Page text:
Later in the year, the team hopes to implement some of its platforms in Kuwait City, says Newsha Ghaeli, a project lead for Underworlds. Kuwait already has sensors that monitor flow and water levels built into its sewers. “We are working to get a sense of what kind of data they can obtain from their sensors and how we can utilize that data to build out our platform there,” says Ghaeli. “While we’d like to track diseases like influenza here in Cambridge, the folks over in Kuwait are more interested in enteric and diarrheal diseases.”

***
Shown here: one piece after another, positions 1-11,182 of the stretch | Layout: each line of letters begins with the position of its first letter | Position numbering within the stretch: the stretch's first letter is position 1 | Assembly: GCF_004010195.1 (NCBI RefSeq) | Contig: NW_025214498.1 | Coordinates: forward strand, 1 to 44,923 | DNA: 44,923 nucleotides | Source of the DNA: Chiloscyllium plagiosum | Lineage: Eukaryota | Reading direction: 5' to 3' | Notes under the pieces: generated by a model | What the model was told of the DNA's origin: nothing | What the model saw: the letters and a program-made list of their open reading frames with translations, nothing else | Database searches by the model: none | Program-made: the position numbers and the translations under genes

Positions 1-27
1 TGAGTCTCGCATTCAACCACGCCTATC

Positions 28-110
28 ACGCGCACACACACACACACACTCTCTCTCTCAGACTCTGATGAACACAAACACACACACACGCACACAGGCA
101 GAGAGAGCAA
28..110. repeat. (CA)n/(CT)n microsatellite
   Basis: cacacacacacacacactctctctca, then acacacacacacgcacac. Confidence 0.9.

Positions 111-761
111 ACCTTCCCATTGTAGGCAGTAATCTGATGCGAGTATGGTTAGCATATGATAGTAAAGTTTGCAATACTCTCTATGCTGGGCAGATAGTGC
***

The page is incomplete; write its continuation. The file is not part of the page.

The team is also looking to develop a robot to collect samples, which would override the need to manually pump sewage out of a manhole at 2 a.m. and save an hour of processing in the lab.

“At the end of the day, sewage is definitely something you want to keep down there,” says Matus-Garcia. “And because of that, people have this ‘out of sight, out of mind’ mentality toward it. But the better we understand what’s in sewage, the better we can work with it moving forward.”